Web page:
Former Federal Prosecutor Joins Temple Law Faculty

Lauren -Ouziel -ProfileThe Temple Law community
will welcome a new faculty member in the fall.  Lauren Ouziel,
who will teach Evidence, Criminal Procedure, and Civil Procedure,
joins the faculty after practicing for several years as a federal
prosecutor in New York and Philadelphia.  We caught up with
her as she settled in to her office in Klein Hall, where she spoke
with us about her love for the law, her scholarship, and what she
wants to accomplish here at Temple Law.

TL: You’ve
clerked, worked in private practice, and spent eight years as a
federal prosecutor in New York and Philadelphia.  Now you’re
joining the academic world as a full-time professor.  What
inspired you to shift from legal practice to legal
education?

LO: I love being a lawyer, and I loved
practicing law.  It’s engaging, challenging, at times
thrilling. I have found it equally rewarding, though, to be able to
take a few steps back and consider how my own experiences fit in to
the much larger systemic picture-and why and how that picture looks
the way it does.  In my practice, I also very much enjoyed
mentoring newer lawyers as well as law students, and I look forward
to mentoring even more as a law professor.  
   

TL:
Specifically, what was it about Temple Law as an academic
institution that attracted you? What do you hope to accomplish
here?

LO: I wanted to be at a school that values both
teaching and scholarship, because I value both.  I hope to
instill in my students curiosity, critical and strategic thinking,
and a deeper, more nuanced insight into some of the pressing legal
issues of today (and tomorrow). And through my scholarship I hope
to build upon those insights, further enriching my students’
learning.

TL: Do you draw
upon your experiences in practice when you teach? How?

LO: All the time!  It’s impossible for me
not to draw on my experiences, they inflect every aspect of my
classes.  I might bring to life a rule of evidence or legal
issue with reference to a particular case I tried; or I might tell
a student who offers a novel legal argument: “Great! I love it, and
here’s all the reasons you should be right-but a judge probably
won’t buy it, and here’s why.”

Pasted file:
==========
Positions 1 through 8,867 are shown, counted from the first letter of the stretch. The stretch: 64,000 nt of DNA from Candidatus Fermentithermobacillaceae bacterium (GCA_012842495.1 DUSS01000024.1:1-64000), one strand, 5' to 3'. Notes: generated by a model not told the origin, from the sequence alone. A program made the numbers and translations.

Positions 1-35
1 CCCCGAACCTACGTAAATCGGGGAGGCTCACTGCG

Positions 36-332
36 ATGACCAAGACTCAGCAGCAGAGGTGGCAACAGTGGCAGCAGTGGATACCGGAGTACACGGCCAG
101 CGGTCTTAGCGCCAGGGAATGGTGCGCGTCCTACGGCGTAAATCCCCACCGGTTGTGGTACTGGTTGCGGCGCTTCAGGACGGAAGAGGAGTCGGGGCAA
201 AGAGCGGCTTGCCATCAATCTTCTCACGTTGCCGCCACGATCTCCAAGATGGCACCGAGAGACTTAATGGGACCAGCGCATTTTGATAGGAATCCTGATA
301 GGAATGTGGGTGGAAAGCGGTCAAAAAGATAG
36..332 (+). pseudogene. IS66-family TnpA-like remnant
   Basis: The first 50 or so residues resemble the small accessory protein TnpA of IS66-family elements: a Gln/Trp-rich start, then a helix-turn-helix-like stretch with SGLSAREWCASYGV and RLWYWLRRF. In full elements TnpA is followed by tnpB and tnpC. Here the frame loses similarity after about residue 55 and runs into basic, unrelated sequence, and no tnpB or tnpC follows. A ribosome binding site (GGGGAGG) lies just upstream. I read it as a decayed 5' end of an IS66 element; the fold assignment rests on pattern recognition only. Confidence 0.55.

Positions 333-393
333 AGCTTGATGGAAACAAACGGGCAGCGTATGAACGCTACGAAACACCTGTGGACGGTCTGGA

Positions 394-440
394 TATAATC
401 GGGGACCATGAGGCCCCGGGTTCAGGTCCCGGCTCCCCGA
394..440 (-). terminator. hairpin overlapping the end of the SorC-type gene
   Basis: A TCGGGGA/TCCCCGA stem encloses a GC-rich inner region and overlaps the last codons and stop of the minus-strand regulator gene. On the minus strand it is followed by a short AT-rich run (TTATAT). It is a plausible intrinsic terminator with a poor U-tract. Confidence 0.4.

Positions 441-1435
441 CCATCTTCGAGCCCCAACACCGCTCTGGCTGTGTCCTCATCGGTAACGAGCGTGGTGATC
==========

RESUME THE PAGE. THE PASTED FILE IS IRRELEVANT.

TL: Let’s talk about your scholarship.
You focus on “institutional dynamics in criminal investigation and
adjudication.”  Can you elaborate on the idea of institutional
dynamics?  What’s the basic question or problem that you’re
trying to address?

LO: Criminal law on the books is very different
from criminal law in the courthouse and in our communities.
Legislators write laws, but prosecutors and police decide which
laws to enforce, and against whom.  Legislators and sentencing
commissions suggest penalties for crimes; but prosecutors decide,
by virtue of the charges they bring, which penalties will apply,
and judges decide what specific sentence will be imposed in a given
case. And in a system that functions almost entirely through
plea-bargaining, prosecutors’ decisions-which cases to charge, what
charges to bring, and what charges to dismiss-reflect the realities
of how juries or judges decide tried cases, and how judges
sentence.  To understand why our laws are enforced the way
they are, then, we need to ask what affects these dynamics. What
institutional pressures or incentives cause police or prosecutors
to focus on certain crimes and not others? How do law enforcement
decisions impact communities, and in turn the juries that are drawn
from those communities?  And how do (or how should) community
norms influence judges and sentencing commissions?

TL: Why is this
issue so important to you?  How did you come to be so
passionate about it?

LO: Constitutional doctrine and legislation do
very little, in practice, to regulate the criminal justice
system.  Any real balancing of the system comes primarily
through the interplay of the groups that comprise it: prosecutors,
judges, juries, sentencing commissions, legislatures.  To the
extent we think criminal justice in this country should be
administered differently than it currently is, we need to consider
what motivates the actors within each of these institutions, and
how laws, policies and norms influence those motivations.